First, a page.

Do Candidates’ Faces Influence Voters’ Preferences?
Some people have stable and strong political preferences and vote for the same party and their candidates in every election. Other people have more flexible political views and switch between parties from election to election depending on ongoing political debates. In a majority election system as in the U.S. presidential election, states with a lot of swing voters are crucial for winning the race for the White House. Accordingly, parties spend a great deal of money and effort on political contests with a lot of swing voters. In an ideal world, the party and candidate with the most convincing political ideas would ultimately win the election.
Facial Features Influence Voters' Decisions
Studies from psychologists show, however, that winning elections is not only about which candidate has the better political argument but also, especially in close electoral races, who has the best looks.
In a series of three studies, my colleague Michaela Wänke and I showed that large eyes, a wide mouth, and to a lesser extent small eyebrows increase the likelihood that political candidates receive votes. We first had 27 European adults rate the electability of 20 unknown female and 20 unknown male facial images. Of 17 facial characteristics, subjective electability judgments were related only to large eyes, a wide mouth, and small eyebrows.
We then conducted an experiment involving 396 adults from the U.S. We varied eye size, mouth width, and eyebrow height in four female and four male faces. Participants picked their favorite "candidate" in a hypothetical election from among these eight faces. Consistent with our survey results, participants' votes were influenced by eye size, mouth width, and eyebrow height.
In a third study, we analyzed the votes for individual candidates in each electoral district of the 2009 German Federal election. We analyzed facial photographs of 1,458 candidates and found that candidates with big eyes and a wide mouth receive more votes than opponents with small eyes and a narrow mouth. The difference was just a few percentage points, so eye and mouth sizes will not change the outcome of a race with a clear winner. However, these facial characteristics could change the outcome in close electoral races. In contrast to our first two studies where we found that small eyebrows could boost political candidates in hypothetical voting scenarios, eyebrows mattered less than the eyes and the mouth in these real elections.
Why do candidates with big eyes and a wide mouth receive more votes? People tend to find other people with larger eyes and a wider mouth more trustworthy—a characteristic highly valued in politicians. But why are large eyes and a wide mouth perceived as trustworthy? Evolutionary accounts of face perception suggest that large eyes are a childlike characteristic (i.e., babies have disproportionately large eyes) that signals trustworthiness. A wide mouth looks like a smile, which signals that the other person is cooperative and in this sense trustworthy.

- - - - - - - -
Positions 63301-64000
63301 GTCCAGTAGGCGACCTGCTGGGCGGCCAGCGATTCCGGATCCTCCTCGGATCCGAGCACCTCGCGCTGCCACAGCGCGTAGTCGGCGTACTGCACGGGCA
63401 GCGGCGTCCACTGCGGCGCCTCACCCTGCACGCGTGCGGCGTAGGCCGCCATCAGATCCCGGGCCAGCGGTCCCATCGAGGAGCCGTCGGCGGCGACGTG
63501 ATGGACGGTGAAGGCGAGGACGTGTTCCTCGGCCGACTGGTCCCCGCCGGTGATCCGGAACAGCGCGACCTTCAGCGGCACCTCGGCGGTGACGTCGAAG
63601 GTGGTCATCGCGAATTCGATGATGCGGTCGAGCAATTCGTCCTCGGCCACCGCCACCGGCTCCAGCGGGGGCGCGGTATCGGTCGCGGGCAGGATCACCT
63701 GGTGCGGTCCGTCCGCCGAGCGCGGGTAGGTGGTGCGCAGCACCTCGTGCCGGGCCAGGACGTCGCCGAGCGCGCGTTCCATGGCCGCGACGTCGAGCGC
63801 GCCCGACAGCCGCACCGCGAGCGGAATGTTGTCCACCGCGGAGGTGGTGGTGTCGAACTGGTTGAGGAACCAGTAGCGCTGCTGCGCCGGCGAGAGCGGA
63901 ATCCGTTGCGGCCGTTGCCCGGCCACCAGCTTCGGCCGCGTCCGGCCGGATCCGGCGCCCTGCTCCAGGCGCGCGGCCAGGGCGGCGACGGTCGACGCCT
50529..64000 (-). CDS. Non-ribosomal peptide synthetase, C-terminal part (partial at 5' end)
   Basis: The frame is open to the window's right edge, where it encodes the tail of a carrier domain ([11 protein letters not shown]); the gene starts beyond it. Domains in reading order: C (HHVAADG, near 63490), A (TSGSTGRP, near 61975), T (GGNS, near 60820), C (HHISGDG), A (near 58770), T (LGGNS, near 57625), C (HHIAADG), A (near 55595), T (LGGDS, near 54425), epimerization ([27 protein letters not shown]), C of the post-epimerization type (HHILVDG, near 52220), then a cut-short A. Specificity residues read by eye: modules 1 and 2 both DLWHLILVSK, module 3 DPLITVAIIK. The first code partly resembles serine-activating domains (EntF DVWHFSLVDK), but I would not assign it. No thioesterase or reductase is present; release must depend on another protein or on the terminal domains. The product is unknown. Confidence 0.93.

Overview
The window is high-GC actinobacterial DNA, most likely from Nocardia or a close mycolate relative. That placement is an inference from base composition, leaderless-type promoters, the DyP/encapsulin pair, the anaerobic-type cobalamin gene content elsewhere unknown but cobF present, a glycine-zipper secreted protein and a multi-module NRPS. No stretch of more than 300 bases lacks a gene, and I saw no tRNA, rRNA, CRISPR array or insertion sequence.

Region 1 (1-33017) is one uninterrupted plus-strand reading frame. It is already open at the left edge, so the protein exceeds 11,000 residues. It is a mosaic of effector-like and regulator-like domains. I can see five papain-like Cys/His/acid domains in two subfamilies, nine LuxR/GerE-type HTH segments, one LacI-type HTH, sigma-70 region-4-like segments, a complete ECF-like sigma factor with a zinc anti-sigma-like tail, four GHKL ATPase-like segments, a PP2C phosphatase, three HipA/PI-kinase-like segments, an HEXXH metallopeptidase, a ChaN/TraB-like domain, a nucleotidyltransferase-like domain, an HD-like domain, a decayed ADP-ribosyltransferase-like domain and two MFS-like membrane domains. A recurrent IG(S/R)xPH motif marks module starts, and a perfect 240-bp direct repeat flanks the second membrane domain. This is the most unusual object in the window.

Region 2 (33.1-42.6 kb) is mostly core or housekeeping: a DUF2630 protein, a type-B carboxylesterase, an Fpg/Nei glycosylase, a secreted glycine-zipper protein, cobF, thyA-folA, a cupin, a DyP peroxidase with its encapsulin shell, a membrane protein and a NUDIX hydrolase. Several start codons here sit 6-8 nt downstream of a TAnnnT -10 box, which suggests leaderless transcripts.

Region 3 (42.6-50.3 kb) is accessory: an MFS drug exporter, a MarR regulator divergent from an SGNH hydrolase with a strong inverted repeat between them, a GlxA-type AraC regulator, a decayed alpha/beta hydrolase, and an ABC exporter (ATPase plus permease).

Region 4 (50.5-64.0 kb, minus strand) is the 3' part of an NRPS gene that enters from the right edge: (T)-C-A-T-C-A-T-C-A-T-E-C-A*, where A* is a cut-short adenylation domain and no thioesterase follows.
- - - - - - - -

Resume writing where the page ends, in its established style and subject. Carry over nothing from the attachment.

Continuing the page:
Take Back Control of Your Voting Decisions!
Our studies align with the findings of several other researchers in showing that voters' preferences are affected by the candidates' facial appearance. In a digital world where visual information is omnipresent and almost always within reach, these effects may grow in importance in future elections.
Our findings might tempt politicians to digitally edit the photos they use for their campaigns. In fact, this is already common practice in political campaigns. More importantly, we want to alert voters that this bias might affect their votes. Psychological research indicates that it is hard to ignore the effects of subtle visual cues. We think that one advantage of our findings is that we identified concrete facial characteristics voters can consciously choose to disregard in their voting decisions.
Especially in head-to-head races where candidates differ substantially in the size of their eyes and/or the width of their mouth, our findings could help voters to become skeptical of their gut-level tendency to vote for one or the other candidate and to deliberately move their attention from faces to more diagnostic voting criteria. In this sense, we hope that our research motivates voters to reflect on the reasons underlying their voting decisions. Relying on a politician's facial appearance is not the optimal basis for voting choices. Attending to their policies would be wiser.
For Further Reading
Landwehr, J. R., & Wänke, M. (2023). Face-to-face: Three facial features that may turn the scale in close electoral races. Journal of Experimental Social Psychology, 108, 104488. https://doi.org/10.1016/j.jesp.2023.104488
Antonakis, J., & Dalgas, O. (2009). Predicting elections: Child's play! Science, 323(5918), 1183. https://doi.org/10.1126/science.1167748
Little, A. C., Burris, R. P., Jones, B. C., & Roberts, S. C. (2007). Facial appearance affects voting decisions. Evolution and Human Behavior, 28(1), 18–27. https://doi.org/10.1016/j.evolhumbehav.2006.09.002
Todorov, A., Mandisodza, A. N., Goren, A., & Hall, C. C. (2005). Inferences of competence from faces predict election outcomes. Science, 308(5728), 1623–1626. https://doi.org/10.1126/science.1110589
Jan R. Landwehr is Professor of Market and Consumer Psychology at Goethe University Frankfurt, Germany. He studies how visual perception influences consumer behavior.